India’s Prime Minister (PM) Narendra Modi has appealed for calm as violent protests against a new law on illegal migrants entered a fifth day.
Large demonstrations are taking place in the capital Delhi, Mumbai, Hyderabad and Kolkata (formerly Calcutta).
Monday’s protests came a day after clashes between police and protesters in Delhi left at least 50 injured.
Protesters are angry at a law entitling citizenship to some non-Muslim migrants from three Muslim-majority countries.
But people are divided on why they have taken to the streets. Some critics say the law is anti-Muslim, while others – especially in border regions – fear large-scale migration.
The protests – which have left six people dead – began in the north-eastern state of Assam on Thursday, before spreading to other parts of northern and eastern India.
But as students resumed their protests on Monday, Mr Modi attempted to calm tensions in a series of tweets.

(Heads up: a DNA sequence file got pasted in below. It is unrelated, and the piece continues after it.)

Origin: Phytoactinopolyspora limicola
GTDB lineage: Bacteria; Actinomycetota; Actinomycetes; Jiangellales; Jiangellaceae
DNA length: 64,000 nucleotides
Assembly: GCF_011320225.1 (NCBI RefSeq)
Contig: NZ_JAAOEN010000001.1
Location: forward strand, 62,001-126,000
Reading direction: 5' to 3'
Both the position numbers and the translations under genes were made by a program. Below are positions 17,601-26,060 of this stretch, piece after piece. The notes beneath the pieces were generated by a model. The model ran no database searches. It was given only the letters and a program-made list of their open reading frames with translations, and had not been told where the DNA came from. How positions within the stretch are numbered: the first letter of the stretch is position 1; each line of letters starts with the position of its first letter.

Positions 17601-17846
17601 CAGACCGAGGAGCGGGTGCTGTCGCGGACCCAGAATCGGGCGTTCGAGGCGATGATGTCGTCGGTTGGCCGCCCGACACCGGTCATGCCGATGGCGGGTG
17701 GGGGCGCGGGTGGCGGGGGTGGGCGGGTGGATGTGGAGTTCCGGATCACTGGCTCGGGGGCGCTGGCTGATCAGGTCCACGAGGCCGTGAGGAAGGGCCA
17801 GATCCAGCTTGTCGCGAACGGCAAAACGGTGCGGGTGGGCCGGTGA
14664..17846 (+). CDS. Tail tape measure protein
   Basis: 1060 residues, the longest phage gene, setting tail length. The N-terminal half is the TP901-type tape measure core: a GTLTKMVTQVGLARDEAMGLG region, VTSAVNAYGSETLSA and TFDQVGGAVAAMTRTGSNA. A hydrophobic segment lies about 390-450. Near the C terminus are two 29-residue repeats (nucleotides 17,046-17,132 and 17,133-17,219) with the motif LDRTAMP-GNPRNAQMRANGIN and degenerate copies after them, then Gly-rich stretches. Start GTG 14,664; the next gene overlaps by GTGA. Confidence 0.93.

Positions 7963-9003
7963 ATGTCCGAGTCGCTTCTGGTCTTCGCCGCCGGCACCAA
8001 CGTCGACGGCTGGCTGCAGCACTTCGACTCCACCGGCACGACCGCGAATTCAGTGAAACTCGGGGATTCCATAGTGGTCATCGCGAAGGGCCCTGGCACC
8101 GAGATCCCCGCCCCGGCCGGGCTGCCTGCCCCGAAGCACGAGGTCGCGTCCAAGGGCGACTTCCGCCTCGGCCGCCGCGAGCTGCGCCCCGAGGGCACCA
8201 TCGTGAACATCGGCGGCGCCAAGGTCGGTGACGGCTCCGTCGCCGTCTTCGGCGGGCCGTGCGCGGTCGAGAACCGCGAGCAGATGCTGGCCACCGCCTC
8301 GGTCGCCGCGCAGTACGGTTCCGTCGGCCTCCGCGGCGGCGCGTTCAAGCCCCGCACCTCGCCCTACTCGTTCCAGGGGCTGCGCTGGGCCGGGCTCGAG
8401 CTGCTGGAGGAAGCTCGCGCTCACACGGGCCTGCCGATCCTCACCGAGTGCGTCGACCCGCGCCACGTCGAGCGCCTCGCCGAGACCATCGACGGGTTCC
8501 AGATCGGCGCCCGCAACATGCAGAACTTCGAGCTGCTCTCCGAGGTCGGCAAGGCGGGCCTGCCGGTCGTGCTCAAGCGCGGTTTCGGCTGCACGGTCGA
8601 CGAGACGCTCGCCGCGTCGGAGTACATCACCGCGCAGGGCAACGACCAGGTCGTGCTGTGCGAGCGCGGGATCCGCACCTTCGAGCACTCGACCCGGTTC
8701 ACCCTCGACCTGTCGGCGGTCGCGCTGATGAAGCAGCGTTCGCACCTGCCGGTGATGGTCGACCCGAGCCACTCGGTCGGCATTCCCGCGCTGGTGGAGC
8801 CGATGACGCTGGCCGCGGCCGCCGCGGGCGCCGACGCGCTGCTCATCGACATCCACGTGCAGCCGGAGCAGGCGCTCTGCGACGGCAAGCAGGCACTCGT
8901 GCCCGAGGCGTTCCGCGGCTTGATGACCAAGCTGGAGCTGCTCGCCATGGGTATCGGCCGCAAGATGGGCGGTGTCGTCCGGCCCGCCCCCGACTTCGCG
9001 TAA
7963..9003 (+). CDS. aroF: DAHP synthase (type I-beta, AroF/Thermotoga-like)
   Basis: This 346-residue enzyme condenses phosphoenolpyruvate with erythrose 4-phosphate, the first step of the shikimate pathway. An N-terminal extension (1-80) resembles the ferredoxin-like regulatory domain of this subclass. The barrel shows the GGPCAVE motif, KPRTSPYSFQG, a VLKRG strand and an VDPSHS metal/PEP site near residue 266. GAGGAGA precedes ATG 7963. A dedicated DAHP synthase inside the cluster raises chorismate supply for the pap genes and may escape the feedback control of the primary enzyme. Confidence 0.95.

“No Indian has anything to worry regarding this act. This act is only for those who have faced years of persecution outside and have no other place to go except India,” the prime minister wrote.
“This is the time to maintain peace, unity and brotherhood.”
Authorities have tried to curb the protests by shutting down internet services, so it is unclear how many people in affected areas have seen his tweets.
Several lawyers have asked the Supreme Court to intervene, pointing out that officers had allegedly assaulted students in bathrooms, but the chief justice said that the court would not take any action until the protests ceased.
Delhi police spokesman MS Randhawa denied the allegations, saying his officers “exercised maximum restraint”.
The UK, US and Canada have issued travel warnings for people visiting India’s north-east, telling their citizens to “exercise caution” if travelling to the region.
The law allows non-Muslims from Bangladesh, Pakistan and Afghanistan, who entered India illegally, to become citizens.
Protests resumed at the city’s prestigious Jamia Millia Islamia university on Monday morning, despite violent clashes on Sunday which resulted in 35 students being detained.
A march on Sunday ended with at least three buses and several motorbikes being torched, roads blocked and stones being thrown at officers, who responded with tear gas. -BBC